Premier Christy Clark has broken a lot of promises.
Here is a look at just a few of her promises to B.C. families and businesses since becoming premier, and how she’s fared on those promises over the last year:
“I think British Columbians don’t want to see those huge [hydro] rate increases, they want to know we are working hard to try and reduce total costs for everybody.”- Christy Clark, Globe and Mail, May 24, 2012
• In the last year, Premier Clark delivered a massive 28-per-cent hydro hike to B.C. families and businesses, and implemented even more increases to ferry fares, medical service premiums and ICBC basic insurance rates.
• In the meantime, wages have remained stagnant for hard-working British Columbians. Average weekly earnings in B.C. are behind the national average, and are falling even further behind.
PROTECTION FOR FARMLAND
“Work more closely with farmers, ranchers and agricultural organizations to preserve agricultural land and encourage farming.” – Clark B.C. Liberal campaign pledge, Country Life B.C., May 2013
• Despite the B.C. Liberal election promise to protect agricultural land and farming, Premier Clark is pushing through legislation that removes protection from 90 per cent of B.C. agricultural land and encourages development over farming.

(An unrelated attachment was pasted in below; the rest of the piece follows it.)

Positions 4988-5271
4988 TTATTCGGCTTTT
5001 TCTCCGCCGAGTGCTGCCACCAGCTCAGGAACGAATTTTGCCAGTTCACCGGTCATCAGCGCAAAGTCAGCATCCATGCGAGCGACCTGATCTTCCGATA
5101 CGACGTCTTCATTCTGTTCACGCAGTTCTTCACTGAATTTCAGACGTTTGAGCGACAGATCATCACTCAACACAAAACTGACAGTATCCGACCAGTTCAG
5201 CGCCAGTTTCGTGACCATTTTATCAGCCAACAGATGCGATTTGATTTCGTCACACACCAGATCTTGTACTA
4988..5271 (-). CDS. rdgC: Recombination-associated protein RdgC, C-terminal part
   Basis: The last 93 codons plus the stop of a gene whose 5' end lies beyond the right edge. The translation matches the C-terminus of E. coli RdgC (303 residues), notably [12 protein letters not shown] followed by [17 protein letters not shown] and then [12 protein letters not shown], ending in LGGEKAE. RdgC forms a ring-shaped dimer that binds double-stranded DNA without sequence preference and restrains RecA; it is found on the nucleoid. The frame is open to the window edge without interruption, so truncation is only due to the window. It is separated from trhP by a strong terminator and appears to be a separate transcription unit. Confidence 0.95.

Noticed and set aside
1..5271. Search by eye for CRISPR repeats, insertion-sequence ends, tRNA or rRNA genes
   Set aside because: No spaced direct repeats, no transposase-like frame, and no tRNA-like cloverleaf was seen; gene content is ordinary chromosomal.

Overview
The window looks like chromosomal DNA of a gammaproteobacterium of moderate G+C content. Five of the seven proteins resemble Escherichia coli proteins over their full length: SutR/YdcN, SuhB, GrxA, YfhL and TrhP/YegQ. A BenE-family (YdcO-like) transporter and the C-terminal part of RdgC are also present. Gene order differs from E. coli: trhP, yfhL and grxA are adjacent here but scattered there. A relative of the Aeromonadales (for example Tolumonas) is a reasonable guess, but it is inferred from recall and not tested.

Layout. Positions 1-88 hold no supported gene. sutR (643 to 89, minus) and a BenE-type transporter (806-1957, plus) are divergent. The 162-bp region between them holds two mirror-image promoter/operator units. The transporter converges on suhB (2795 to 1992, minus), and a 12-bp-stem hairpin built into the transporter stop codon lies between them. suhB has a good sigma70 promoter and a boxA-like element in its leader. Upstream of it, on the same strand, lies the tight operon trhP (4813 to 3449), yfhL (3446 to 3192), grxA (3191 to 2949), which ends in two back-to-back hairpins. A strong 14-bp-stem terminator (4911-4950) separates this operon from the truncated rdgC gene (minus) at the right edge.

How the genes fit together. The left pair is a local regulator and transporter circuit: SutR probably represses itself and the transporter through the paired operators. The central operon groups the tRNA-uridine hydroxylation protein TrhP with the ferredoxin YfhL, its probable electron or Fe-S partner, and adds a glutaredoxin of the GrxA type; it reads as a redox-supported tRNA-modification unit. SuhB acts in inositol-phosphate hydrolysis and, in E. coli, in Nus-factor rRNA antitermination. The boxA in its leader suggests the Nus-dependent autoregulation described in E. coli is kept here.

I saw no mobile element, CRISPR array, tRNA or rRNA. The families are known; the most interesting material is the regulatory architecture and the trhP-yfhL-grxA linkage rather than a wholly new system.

“My recipe is that we grow a thriving private sector.” – Christy Clark, The Northern View, Sept. 19, 2011
• B.C. is 3rd worst in private sector job creation since the premier made that promise, and B.C. has actually lost 4,300 jobs over the last year.
• 11,411 people left B.C. over the last 2 years looking for opportunities in other provinces.
“Debt Free B.C.” – Clark campaign bus slogan, 2013
• Debt has risen by $16.5 billion since Christy Clark became premier – faster than under any premier in B.C. history.
• By 2017, the debt will rise to $70 billion – the highest ever in B.C.
GOOD FAITH BARGAINING
“We’re going to have to make sure that we get on a different footing with [teachers].” – Christy Clark, Vancouver Sun, Apr. 14, 2011
• In January the B.C. Supreme Court found that Premier Clark’s government set out to provoke a strike, rather than bargain in good faith. That was the second time the courts found the Liberals were out of line with teachers.
• Despite the premier’s admission in 2011 that they got it wrong and need to improve relations with teachers, the provocation is even worse this time around, with the Clark Liberal government imposing a partial lockout and ten-per-cent wage reduction.